Found in the nearby Large Magellanic Cloud, 30 Doradus is one of the largest massive star forming regions close to the Milky Way. Enormous stars in 30 Doradus, also known as the Tarantula Nebula, are producing intense radiation and searing winds of multimillion-degree gas that carve out gigantic bubbles in the surrounding cooler gas and dust.
Other massive stars have raced through their evolution and exploded catastrophically as supernovae, expanding these bubbles into X-ray- brightened superbubbles. They leave behind pulsars as beacons of their former lives and expanding supernova remnants that trigger the collapse of giant clouds of dust and gas to form new generations of stars.
Millions of 100-megaton hydrogen bombs exploding at once should be enough to tear anything apart, including atomic nuclei. But ever since observations of a solar flare from NASA's STEREO spacecraft in 2006 suggested otherwise, scientists have wondered how a large amount of hydrogen atoms managed to make through the flare seemingly unscathed.
Researchers at MIT recently found an elegant solution to a sticky scientific problem in basic fluid mechanics: why water doesn't soak into soil at an even rate, but instead forms what look like fingers of fluid flowing downward.
Scientists call these rivulets "gravity fingers," and the explanation for their formation has to do with the surface tension where the water—or any liquid—meets the soil (or other medium). Knowing how to account for this phenomenon mathematically will have wide-ranging impact on science problems and engineering applications, including the recovery of oil from reservoirs and the sequestration of carbon underground.
The Milagro collaboration, comprised of scientists from 16 institutions across the United States, has discovered two nearby regions with an unexpected excess of cosmic rays. This is the second finding of a source of galactic cosmic rays relatively near Earth announced in the past week. In the November 20 issue of Nature, ATIC an international experiment led by LSU scientists announced finding an unexpected surplus of cosmic-ray electrons from an unidentified but relatively close source.
What is the latest recipe for anti-matter? Take a gold sample the size of the head of a push pin, shoot a laser through it, and suddenly more than 100 billion particles of anti-matter appear. The anti-matter, also known as positrons, shoots out of the target in a cone-shaped plasma "jet."
This new ability to create a large number of positrons in a small laboratory opens the door to several fresh avenues of anti-matter research, including an understanding of the physics underlying various astrophysical phenomena such as black holes and gamma ray bursts. Anti-matter research also could reveal why more matter than anti-matter survived the Big Bang at the start of the universe.
A new approach to calibrating quantum mechanical measurement has been developed with particular applications in optics and super-secure quantum communication.Scientists have used the approach to directly calibrate a detector that can sense the presence of multiple individual photons, it is revealed in research published today in Nature Physics.
Being able to sense the presence of individual photons is an important requirement for the development of future long-distance quantum communication devices and networks. One of the potential applications of this new detector is in devices for secret communications, which could allow information to be exchanged in total security guaranteed by the laws of physics, with no possibility of interception, or eavesdropping.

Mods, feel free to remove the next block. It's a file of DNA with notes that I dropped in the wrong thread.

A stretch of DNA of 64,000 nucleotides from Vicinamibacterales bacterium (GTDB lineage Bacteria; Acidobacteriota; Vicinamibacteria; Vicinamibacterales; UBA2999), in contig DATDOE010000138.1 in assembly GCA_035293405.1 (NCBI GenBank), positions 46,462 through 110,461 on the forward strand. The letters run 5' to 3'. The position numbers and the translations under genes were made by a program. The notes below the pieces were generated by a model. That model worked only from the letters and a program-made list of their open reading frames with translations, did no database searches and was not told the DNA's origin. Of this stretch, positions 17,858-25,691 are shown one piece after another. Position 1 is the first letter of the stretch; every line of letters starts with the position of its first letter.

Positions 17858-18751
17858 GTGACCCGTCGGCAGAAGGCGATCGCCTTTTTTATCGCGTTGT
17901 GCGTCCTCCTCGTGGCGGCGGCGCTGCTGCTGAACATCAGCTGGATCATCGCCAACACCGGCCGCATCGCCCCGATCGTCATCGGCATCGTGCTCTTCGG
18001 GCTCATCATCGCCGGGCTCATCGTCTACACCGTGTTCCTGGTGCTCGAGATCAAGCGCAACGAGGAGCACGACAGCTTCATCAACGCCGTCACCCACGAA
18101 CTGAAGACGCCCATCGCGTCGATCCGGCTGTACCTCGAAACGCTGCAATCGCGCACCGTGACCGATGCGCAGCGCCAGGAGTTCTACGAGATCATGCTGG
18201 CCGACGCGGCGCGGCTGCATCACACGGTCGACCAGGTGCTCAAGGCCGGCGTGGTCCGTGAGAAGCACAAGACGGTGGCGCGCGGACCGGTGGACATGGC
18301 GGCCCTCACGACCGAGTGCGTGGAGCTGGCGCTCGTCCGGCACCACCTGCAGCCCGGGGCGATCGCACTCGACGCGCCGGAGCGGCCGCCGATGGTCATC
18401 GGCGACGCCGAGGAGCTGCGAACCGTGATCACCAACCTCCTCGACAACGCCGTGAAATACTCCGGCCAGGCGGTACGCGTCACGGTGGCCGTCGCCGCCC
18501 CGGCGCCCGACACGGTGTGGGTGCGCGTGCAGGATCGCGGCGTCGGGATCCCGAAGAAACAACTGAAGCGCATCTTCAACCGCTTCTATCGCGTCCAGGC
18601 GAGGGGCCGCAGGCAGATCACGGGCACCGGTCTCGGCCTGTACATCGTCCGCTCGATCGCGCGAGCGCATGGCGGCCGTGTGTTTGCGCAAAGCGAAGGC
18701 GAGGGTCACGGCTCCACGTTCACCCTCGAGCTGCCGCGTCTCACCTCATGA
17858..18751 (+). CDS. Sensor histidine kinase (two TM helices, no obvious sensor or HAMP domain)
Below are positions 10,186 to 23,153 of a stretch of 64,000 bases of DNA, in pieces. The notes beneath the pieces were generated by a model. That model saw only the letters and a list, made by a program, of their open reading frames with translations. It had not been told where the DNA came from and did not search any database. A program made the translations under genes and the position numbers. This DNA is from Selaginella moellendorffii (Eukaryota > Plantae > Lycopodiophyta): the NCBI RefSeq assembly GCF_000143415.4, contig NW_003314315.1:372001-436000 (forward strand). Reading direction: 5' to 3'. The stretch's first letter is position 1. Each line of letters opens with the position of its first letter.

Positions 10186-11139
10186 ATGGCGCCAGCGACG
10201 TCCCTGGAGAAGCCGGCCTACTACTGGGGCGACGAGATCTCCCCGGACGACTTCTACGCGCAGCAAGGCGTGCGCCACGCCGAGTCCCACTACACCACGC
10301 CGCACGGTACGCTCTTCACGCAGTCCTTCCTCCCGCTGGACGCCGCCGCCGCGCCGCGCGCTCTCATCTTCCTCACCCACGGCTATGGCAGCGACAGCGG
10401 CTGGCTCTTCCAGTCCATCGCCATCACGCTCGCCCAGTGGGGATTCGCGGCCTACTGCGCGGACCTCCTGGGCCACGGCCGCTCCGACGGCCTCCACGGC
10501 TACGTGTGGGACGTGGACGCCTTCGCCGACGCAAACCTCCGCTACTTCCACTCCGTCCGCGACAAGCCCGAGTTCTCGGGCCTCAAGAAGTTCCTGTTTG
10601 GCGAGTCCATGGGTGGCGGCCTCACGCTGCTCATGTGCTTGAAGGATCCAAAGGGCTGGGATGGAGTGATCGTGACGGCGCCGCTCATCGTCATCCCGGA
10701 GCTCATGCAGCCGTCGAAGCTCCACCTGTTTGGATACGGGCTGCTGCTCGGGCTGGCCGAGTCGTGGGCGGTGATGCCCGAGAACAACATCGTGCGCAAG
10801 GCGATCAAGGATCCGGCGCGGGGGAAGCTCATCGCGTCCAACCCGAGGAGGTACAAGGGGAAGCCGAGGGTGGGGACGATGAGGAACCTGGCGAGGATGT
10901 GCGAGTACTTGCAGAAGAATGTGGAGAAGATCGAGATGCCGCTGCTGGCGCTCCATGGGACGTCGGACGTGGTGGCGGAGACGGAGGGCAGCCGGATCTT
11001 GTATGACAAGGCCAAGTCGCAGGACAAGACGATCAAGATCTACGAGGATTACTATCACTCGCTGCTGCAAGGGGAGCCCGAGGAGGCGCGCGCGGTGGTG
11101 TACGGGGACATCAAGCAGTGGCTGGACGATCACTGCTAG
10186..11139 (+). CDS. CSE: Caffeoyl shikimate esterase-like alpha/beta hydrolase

A major milestone has been achieved in the completion of the U's next-generation particle accelerator, ALICE, which is set to produce an intense beam of light that will revolutionize the way in which accelerator based light source research facilities will be designed in the future.
ALICE is an acronym standing for Accelerators and Lasers In Combined Experiments. Financed by the Science and Technology Facilities Council with seed funding from the North West Development Agency, the project is designed to produce light from both the accelerator and advanced lasers that can be used simultaneously in cutting edge experiments.
Dark matter is believed to account for 85 per cent of the Universe’s mass but has never been detected. Scientists inferred its existence from gravitational effects of objects in space more than 75 years ago and it has become quite prominent in physics, for something that's never been seen or verified.
The international Virgo Consortium say they can change that and have used a massive computer simulation showing the evolution of a galaxy like the Milky Way to “see” gamma-rays given off by dark matter. They say their findings, published in Nature, could help NASA’s Fermi Telescope in its search for the dark matter and open a new chapter in our understanding of the Universe.
Scientists have long been on the hunt for evidence of antimatter, matter's arch nemesis and a staple of science fiction in the last century, that might be left over from the very early Universe. But the latest results using data from NASA's Chandra X-ray Observatory and Compton Gamma Ray Observatory suggest the search is not going to get any easier.
Antimatter would be made up of elementary particles, each of which has the same mass as their corresponding matter counterparts --protons, neutrons and electrons -- but the opposite charges and magnetic properties. When matter and antimatter particles collide, theory says they annihilate each other and produce energy according to Einstein's famous equation, E=mc2.